Yes, that's right--the physics of a falling and unrolling toilet paper roll. This experiment will give students practice in rotational motion of an object and translational motion of its center-of-mass. It will also involve both the kinematics and dynamics of the motion. While it can be done by use of the VelocityLab app, interpretation of the angular velocity data from the PocketLab app is much easier.
The figure below shows the apparatus setup for this lab experiment. A ring stand is on a table with a horizontal bar extended from the ring stand. A PocketLab is attached with mounting tape to the side of the TP roll. The PocketLab is oriented so that the roll is moving in the XY plane, thus making the Z angular momentum of interest in this experiment. The first piece of the TP roll is taped to the horizontal bar and the roll is then allowed to drop to the table top, while the PocketLab app collects angular velocity data at the fastest rate possible.
The author found that the ideal distance for the fall is between 30 and 40 centimeters. Distances larger than this resulted in exceeding the limit of 2000 º/s for PocketLab's gyroscope. This is easily recognizable on the angular velocity graph, as the graph will show a horizontal plateau at 2000 º/s.
The angular velocity vs. time graph below was constructed in Excel from the Z-gyroscope data obtained from the PocketLab app. The graph provides two important pieces of information for the student: (1) the angular acceleration while the TP roll is falling, which can be obtained from the slope of the graph region where it is falling, and (2) the angular velocity just before hitting the table top.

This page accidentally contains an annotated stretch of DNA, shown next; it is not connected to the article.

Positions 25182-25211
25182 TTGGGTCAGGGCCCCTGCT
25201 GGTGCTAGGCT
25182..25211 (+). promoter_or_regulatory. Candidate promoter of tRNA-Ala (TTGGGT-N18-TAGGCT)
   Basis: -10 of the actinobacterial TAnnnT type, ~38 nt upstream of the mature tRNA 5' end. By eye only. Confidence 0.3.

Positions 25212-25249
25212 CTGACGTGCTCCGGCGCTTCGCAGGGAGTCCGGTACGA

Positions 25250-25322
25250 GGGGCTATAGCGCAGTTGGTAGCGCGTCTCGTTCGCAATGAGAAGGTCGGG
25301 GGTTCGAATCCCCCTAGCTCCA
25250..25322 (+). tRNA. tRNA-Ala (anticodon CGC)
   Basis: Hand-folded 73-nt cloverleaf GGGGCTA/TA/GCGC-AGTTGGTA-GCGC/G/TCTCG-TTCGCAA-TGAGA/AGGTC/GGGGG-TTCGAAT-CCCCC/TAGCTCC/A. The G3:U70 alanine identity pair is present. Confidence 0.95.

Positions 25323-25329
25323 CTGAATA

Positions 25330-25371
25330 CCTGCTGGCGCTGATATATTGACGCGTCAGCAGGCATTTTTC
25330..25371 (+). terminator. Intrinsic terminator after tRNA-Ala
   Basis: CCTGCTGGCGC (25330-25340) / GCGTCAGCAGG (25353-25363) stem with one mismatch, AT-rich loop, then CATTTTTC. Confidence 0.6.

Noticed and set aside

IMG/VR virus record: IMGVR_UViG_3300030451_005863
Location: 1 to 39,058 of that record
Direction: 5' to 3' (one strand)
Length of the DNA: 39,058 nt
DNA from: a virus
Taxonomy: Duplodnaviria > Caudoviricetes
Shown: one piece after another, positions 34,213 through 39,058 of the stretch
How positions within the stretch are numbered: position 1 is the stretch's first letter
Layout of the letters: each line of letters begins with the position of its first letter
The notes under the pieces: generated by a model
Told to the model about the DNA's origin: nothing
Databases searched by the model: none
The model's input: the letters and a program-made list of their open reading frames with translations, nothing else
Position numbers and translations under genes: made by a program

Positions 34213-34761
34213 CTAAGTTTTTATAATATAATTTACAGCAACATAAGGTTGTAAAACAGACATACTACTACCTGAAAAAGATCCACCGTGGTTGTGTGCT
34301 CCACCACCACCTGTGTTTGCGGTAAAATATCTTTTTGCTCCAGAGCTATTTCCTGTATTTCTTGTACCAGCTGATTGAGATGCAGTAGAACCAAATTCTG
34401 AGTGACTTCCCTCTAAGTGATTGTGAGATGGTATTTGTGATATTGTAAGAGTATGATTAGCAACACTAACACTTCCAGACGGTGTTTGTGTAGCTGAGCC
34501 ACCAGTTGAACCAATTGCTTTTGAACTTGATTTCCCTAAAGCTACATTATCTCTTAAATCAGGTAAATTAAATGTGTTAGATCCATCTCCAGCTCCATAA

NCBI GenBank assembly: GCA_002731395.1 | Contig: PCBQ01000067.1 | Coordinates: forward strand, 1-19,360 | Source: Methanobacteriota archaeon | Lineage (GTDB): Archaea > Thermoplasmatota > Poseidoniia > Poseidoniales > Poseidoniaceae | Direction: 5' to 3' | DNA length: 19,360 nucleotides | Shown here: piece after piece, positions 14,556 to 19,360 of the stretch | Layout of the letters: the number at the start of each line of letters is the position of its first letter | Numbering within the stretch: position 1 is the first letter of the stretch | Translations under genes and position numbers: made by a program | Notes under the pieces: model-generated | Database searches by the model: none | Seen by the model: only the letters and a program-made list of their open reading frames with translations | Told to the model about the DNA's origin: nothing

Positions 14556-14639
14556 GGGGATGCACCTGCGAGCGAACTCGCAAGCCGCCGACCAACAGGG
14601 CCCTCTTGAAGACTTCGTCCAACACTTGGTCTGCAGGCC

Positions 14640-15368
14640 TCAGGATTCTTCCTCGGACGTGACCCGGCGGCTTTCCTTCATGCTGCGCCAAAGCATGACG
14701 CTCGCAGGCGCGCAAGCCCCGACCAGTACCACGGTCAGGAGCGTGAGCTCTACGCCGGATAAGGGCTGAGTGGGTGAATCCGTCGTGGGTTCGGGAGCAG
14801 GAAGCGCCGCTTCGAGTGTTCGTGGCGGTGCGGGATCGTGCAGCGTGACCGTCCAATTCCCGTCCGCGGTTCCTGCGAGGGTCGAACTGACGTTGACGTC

From the two pieces of information in the above graph and measuring the vertical distance that the TP roll has fallen, students are then asked to compute:
(1) The final angular speed of the roll in radians/s.
(2) The angular acceleration of the roll while it is falling in radians/s/s.
(3) The translational acceleration of the center-of-mass of the roll in m/s/s.
(4) The final translation speed of the roll in m/s.
(5) Using a free-body diagram and Newton's Second Law of Motion as well as the mass of the combined TP roll and PocketLab, compute the tension in the sheets while the roll is falling.
As an optional exercise, students can be asked to derive an equation for the tension in the sheets as a function of the inner and outer diameters of the TP roll, the mass of the roll, and the acceleration of gravity. This involves both the equation for net Force and the equation that relates the sum of torques to the moment-of-inertia of the TP roll and its angular acceleration. The students can then compare the tension predicted by this equation to the tension they calculated in exercise #5.
A teacher document is attached with answers to the five questions and the optional exercise.